Banking Reform White paper demonstrates Value of Jersey Banking to UK

The long awaited White Paper on the recommendations of the Independent Commission on Banking was issued yesterday, by H M Treasury.

 The long awaited White Paper on the recommendations of the Independent Commission on Banking was issued yesterday, by H M Treasury.

A brief summary of the White paper recommendations follows:-

UK Government Publishes White Paper Detailing Way Forward on Vickers
Source: HM Treasury


The UK Government has released its long-awaited White Paper on banking reform, outlining its plans for the implementation of the Vickers Report. As expected the Government’s proposals include a ‘ring fence’ for domestic retail operations of universal banks, and recommend that the largest ring fenced firms hold a capital buffer of 17% against risk-weighted assets. This is a tougher funding requirement than in any country other than Switzerland, and follows the recent agreement on the passage of the new Capital Requirements Directive and Regulation in the EU Council of Ministers, where the UK argued for the flexibility to implement higher capital requirements than the agreed minimum.

The overseas operations of UK banks have been exempted from the ring-fence, in line with expectations. The paper commits to implementing a bail-in mechanism, which will be pursued through the European Directive on resolution, although the White Paper makes clear that there is still work to be done on this tricky area. Depositor preference has also been included, although the report argues for limiting any depositor preference regime to insured deposits. The consultation on the White Paper closes on 6 September 2012, and legislation will be written in autumn.

What does this mean for Jersey?

A review of the White paper reveals specific reference to the Crown Dependencies who are important providers of banking deposits to the UK banking system. Section 2.25 of the paper reads as follows:-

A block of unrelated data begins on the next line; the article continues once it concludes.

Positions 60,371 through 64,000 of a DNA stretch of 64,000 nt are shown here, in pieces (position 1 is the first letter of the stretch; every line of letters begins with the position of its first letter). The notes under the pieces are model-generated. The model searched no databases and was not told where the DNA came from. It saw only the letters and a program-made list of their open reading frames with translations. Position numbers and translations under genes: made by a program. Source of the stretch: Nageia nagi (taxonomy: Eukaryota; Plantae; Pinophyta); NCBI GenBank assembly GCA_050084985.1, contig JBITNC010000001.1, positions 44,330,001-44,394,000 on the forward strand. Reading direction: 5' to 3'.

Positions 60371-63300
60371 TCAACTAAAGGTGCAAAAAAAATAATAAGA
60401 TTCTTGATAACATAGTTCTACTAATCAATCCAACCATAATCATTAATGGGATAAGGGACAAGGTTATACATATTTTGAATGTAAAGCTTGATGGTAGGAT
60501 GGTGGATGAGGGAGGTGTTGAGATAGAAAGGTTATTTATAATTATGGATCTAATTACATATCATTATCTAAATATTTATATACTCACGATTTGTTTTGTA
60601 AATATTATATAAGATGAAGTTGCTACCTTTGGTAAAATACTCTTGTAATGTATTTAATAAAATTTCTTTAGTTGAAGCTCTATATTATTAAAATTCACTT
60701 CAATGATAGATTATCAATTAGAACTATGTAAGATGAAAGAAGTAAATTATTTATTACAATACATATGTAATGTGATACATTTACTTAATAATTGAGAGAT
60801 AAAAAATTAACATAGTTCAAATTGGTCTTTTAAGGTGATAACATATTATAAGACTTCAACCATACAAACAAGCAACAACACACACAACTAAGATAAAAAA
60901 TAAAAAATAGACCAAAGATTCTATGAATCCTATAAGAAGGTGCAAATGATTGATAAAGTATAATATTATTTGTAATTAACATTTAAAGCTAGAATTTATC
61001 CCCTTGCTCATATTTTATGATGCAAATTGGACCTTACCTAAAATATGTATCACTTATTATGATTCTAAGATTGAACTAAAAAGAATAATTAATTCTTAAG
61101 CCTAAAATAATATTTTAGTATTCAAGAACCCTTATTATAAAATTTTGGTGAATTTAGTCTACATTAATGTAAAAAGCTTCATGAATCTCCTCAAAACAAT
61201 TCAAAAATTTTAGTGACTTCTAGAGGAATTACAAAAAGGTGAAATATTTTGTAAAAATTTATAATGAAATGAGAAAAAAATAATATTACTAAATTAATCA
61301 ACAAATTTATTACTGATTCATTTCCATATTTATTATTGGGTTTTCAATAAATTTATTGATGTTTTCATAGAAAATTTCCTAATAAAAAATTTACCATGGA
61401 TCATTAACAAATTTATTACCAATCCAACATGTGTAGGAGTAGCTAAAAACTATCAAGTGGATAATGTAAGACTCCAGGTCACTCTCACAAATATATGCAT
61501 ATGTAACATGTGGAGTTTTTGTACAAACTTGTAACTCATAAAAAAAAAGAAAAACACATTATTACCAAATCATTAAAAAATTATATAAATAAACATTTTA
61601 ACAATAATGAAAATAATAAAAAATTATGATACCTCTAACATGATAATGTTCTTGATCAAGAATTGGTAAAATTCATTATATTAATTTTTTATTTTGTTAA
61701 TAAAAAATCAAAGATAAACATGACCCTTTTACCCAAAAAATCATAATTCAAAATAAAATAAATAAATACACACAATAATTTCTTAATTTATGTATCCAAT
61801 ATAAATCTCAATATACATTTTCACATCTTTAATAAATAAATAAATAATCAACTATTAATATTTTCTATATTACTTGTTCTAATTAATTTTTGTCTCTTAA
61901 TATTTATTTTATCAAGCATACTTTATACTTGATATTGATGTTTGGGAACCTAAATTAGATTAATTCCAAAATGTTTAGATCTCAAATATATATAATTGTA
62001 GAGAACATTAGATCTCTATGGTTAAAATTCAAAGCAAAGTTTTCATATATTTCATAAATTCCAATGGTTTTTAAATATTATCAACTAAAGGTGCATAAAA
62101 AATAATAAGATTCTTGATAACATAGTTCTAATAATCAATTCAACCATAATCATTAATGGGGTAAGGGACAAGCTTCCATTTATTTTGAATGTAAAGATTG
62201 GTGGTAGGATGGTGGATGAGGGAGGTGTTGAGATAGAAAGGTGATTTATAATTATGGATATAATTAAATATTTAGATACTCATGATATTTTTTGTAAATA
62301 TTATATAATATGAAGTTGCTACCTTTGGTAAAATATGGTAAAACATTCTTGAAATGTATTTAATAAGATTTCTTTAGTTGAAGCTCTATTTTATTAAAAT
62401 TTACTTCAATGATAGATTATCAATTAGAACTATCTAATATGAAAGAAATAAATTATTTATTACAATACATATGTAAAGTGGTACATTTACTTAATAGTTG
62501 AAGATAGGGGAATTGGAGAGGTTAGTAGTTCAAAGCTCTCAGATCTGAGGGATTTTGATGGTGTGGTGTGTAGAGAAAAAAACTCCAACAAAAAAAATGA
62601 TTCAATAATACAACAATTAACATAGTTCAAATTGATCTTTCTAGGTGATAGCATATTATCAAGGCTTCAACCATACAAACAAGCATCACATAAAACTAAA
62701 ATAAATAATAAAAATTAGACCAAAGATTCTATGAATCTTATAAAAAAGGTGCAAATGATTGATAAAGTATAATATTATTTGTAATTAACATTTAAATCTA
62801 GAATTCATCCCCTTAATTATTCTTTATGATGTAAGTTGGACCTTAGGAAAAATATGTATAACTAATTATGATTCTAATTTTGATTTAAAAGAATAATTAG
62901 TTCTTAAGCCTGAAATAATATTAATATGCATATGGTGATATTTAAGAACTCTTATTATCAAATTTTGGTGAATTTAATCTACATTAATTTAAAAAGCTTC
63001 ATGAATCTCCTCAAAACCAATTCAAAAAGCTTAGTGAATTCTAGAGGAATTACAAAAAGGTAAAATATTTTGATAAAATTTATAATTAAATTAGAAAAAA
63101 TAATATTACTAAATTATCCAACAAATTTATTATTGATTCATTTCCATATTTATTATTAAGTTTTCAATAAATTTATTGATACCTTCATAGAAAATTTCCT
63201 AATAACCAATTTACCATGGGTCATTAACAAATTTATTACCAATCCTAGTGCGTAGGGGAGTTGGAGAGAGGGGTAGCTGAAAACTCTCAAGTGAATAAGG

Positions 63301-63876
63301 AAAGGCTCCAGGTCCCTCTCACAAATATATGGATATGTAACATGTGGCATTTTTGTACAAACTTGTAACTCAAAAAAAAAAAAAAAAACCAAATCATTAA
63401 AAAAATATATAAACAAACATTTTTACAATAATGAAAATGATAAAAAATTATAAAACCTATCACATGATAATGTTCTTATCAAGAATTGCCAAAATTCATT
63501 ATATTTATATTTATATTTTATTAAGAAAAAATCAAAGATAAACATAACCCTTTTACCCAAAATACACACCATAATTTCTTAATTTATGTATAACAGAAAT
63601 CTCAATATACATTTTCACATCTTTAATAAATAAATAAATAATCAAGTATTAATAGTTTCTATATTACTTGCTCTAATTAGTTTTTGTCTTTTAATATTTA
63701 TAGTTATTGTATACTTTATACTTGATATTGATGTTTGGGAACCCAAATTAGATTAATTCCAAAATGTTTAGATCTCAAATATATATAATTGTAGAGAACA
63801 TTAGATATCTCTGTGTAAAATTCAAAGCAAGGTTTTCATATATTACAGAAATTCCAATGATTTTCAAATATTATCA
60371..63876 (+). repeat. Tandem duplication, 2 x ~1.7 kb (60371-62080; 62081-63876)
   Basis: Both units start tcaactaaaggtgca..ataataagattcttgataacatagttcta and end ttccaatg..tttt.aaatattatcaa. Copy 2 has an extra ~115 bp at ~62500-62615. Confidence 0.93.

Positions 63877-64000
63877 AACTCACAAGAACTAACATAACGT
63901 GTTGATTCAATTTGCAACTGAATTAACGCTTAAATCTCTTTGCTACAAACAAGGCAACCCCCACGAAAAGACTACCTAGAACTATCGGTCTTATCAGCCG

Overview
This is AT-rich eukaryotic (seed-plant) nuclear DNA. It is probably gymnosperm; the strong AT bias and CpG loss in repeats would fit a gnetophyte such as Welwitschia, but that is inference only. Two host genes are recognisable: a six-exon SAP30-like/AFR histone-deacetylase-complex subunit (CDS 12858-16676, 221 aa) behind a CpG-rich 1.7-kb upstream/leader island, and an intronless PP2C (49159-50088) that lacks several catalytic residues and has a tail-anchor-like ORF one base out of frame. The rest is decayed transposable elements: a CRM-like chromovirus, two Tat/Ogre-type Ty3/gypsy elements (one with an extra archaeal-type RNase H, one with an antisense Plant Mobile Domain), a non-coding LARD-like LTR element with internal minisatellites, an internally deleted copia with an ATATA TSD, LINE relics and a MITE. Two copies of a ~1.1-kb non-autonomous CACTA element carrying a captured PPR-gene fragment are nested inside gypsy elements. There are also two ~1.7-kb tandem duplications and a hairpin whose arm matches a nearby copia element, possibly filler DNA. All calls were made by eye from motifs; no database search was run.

2.25 It is possible that in the future cross-border resolution agreements with other non-EEA jurisdictions will emerge that provide resolution authorities a sufficient level of comfort that branches or subsidiaries in those countries will not present a barrier to resolution, nor an increased risk to the UK taxpayer. Where this is the case, arrangements may be made bilaterally to allow for ring-fenced banks to maintain subsidiaries or branches in those jurisdictions. In this regard, the Government is working with the authorities of Guernsey, Jersey and the Isle of Man to establish the conditions under which branches or subsidiaries in those jurisdictions would be consistent with the objectives of ring-fencing.
It is encouraging to see that a combined effort, by industry, regulator and government has had some impact on accommodating upstreaming of valuable deposits into the Uk banking system.

Solutions are being explored which will ensure these can valuable deposits can be deployed to best effect whether that be via a group Treasury operation or a ring fenced bank.
We will continue to work with the Jersey Bankers Association and the British Bankers’s Association to inform and encourage the right outcome for the UK Banking industry as well as for Jersey, whilst ensuring that we operate in the spirit of Vickers and in accordance with the intentions of the UK government.

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